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Even as we grow and realize that our parents aren’t superhuman, that myth can linger and make it hard to see when they need help.Ocskaymark/Getty Images/iStockphoto

My dad, Bernie, was a collector. Bernie passionately lectured me on the many uses of paper grocery bags as he carefully grouped them into stacks of 10, tied them with twine and filed them in the furnace room. He collected pens as if one day there might be a global ink shortage. The pens were grouped meticulously and filed in a special drawer.

After my mother died, Bernie lived by himself. I visited him regularly and felt that, at 85 years old, he was doing well. I did notice a few changes, but I attributed them to age. His love of collecting paper bags and pens strengthened, but the neat and tidy nature of his collection started to slip, and the house became cluttered.

Bernie had always been a sharp dresser, but I noticed he was starting to look more dishevelled. I figured he spent so much time at home, he did not feel the need to dress up. Bernie's fridge was always filled with hot dogs and vegetables, many past their best before date. He had never eaten hot dogs as far as I remembered, but I told myself that maybe his tastes were changing with age.

Then, the phone calls started. Bernie would call at all hours of the night to report an "emergency." Emergencies were usually related to some paper bags going missing, or a fear that someone was stealing his pens. I just thought Bernie was getting a little paranoid in his old age, and continued to tell myself he was doing well. Until the call came that I could not ignore.

Bernie's neighbour phoned me because my dad was knocking on doors at two o'clock in the morning, looking for someone to help set his watch. Bernie could not remember where he lived and had wandered the neighbourhood for hours. Months of denial fell away from my eyes and I finally saw clearly. Bernie was not doing well.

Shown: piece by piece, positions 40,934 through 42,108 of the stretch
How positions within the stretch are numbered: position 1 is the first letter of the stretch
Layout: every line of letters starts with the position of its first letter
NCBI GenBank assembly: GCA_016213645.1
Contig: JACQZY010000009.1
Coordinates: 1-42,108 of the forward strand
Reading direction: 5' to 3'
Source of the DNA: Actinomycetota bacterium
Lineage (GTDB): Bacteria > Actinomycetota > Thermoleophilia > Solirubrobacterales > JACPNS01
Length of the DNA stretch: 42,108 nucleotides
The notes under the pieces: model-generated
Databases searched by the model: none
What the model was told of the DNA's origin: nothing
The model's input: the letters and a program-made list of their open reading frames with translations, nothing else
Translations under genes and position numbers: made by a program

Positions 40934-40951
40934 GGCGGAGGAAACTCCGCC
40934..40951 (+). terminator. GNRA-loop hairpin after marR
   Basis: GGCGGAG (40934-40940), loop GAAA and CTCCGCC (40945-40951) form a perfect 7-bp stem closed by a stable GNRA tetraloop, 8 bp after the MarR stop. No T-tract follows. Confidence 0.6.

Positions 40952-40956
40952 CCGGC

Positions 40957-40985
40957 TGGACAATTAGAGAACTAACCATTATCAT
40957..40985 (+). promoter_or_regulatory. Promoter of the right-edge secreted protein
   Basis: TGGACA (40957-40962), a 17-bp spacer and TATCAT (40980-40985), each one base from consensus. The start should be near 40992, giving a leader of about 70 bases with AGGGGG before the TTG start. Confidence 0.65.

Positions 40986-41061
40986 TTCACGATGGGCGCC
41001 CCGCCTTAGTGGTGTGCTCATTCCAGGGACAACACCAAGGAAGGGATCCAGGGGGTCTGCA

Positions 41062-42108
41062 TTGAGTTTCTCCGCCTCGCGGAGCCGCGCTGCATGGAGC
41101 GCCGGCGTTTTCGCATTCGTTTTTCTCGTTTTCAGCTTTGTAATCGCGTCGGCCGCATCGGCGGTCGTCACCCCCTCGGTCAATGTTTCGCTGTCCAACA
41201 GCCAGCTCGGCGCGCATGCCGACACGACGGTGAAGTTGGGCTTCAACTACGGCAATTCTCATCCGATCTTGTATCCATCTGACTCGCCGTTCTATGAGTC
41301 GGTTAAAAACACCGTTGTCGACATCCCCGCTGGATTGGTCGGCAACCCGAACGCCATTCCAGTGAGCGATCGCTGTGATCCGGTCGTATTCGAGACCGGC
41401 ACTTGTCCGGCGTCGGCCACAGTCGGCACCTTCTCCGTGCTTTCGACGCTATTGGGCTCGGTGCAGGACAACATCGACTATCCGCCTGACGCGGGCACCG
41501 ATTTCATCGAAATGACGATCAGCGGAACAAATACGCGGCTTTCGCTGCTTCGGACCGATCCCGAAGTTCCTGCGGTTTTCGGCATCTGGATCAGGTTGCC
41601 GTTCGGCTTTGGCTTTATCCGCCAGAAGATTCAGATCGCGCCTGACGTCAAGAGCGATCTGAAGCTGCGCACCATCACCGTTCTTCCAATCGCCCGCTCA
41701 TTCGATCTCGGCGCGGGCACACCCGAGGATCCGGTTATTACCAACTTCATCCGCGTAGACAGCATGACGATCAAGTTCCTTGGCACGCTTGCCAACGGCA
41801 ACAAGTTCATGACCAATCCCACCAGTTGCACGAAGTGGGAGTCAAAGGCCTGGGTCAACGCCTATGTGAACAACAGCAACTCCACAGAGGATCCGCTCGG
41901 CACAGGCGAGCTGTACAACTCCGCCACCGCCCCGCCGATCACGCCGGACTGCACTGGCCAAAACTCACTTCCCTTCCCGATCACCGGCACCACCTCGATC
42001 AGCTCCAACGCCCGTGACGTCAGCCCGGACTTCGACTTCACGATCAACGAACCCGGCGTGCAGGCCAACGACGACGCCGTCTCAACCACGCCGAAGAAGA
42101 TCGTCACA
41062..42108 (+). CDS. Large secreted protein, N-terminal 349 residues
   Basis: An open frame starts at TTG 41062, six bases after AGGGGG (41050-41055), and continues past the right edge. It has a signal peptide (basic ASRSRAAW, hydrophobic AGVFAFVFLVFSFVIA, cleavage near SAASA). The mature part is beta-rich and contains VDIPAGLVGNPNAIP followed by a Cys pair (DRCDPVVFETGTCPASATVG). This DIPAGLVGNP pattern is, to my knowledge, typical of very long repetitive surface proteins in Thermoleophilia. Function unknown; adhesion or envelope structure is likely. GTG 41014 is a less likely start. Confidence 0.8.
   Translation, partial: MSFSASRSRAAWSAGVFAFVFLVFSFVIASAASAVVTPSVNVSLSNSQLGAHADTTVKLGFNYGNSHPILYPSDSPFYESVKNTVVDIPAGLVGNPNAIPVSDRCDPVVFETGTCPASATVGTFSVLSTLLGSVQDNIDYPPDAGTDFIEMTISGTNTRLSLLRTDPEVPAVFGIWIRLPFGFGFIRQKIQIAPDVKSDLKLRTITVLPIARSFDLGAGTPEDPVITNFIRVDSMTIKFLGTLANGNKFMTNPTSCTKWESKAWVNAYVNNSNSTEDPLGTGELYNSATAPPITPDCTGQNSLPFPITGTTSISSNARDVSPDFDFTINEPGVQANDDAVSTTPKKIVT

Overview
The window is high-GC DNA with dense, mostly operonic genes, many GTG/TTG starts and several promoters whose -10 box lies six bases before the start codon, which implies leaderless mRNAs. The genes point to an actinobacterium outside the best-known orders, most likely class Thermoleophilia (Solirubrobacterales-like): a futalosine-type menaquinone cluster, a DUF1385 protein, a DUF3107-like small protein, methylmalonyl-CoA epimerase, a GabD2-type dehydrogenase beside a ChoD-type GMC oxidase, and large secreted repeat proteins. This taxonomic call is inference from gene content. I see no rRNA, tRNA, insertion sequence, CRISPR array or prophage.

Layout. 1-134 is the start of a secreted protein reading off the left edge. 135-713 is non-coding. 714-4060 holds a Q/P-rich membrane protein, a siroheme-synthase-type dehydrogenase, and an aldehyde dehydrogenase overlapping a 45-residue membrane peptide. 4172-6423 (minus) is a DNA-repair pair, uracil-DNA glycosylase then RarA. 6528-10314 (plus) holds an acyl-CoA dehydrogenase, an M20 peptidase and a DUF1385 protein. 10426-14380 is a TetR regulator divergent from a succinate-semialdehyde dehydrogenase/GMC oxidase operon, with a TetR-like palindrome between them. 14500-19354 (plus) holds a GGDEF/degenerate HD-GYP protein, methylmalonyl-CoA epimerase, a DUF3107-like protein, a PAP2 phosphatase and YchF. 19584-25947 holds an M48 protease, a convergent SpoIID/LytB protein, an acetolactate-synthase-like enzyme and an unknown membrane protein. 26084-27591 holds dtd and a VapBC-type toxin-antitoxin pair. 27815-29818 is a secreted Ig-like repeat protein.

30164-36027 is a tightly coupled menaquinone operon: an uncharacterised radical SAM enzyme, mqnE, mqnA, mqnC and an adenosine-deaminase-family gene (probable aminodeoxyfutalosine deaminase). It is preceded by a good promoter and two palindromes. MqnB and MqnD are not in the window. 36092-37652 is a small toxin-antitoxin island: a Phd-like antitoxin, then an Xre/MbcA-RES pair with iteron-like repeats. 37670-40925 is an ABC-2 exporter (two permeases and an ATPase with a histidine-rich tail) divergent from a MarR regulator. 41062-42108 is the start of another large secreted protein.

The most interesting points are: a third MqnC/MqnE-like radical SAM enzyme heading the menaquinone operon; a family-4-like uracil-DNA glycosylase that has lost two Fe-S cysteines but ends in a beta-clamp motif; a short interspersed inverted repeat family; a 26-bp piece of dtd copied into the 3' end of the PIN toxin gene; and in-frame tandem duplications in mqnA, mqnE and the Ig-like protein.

At the time, I felt so blind and guilty, but when I started working in home care, I realized my case was a classic one. For much of our early lives, parents and other adults seem superhuman. Even as we grow and realize our adult relatives are just people with flaws, the superhuman myth can linger and make it hard to see when they need help.

Here are five signs it is time to start the conversation about getting help for your aging loved one:

1. Changes in clothing

Is someone who has always taken pride in his appearance no longer interested in how he looks? Are clothes mismatched, soiled, inside out or backward?

2. Changes in environment

Is there a difference in how the house is being maintained? Is dust accumulating or are spills not being wiped up? Is there clutter? Are letters, bills and newspapers piling up, unread?

3. Changes in personal hygiene and grooming

Dry toothbrushes are a sign that oral care might be neglected. Do you notice any slight odour of urine in the home, or signs that bathing patterns have changed? Is your dad shaving his face regularly and remaining relatively cut-free? Has your mom started to neglect her regular hair and nail appointments?

4. Changes in weight and eating habits

Weight loss could be a sign of poor eating habits and lack of nutrition. Is food spoiling in the fridge? Are tastes changing to easier foods to cook, such as hot dogs? Are there groceries in the house at all? Do you notice that pots are being burned?

5. Changes in organizational skills or social behaviour

Is there a decline in interest in hobbies or social activities? Are special occasions that your loved one previously enjoyed no longer pleasurable? Are appointments being missed or important birthdays being forgotten?

Had I known to watch for these signs, I might have taken action sooner with my dad. Thankfully, in-home care helped keep Bernie safe in his home for a couple of years until he agreed to move to a retirement home.

At the retirement home, Bernie's paper-bag obsession disappeared and in its place came a need to collect linen napkins from the retirement residence's dining room. The pilfered napkins were tied in groups of 10 and stacked neatly in a suitcase under his bed.

The only "emergency" calls I got from the retirement home were to tell me the dining hall was running low on napkins, and it was time for me to retrieve them back from Bernie on my next visit.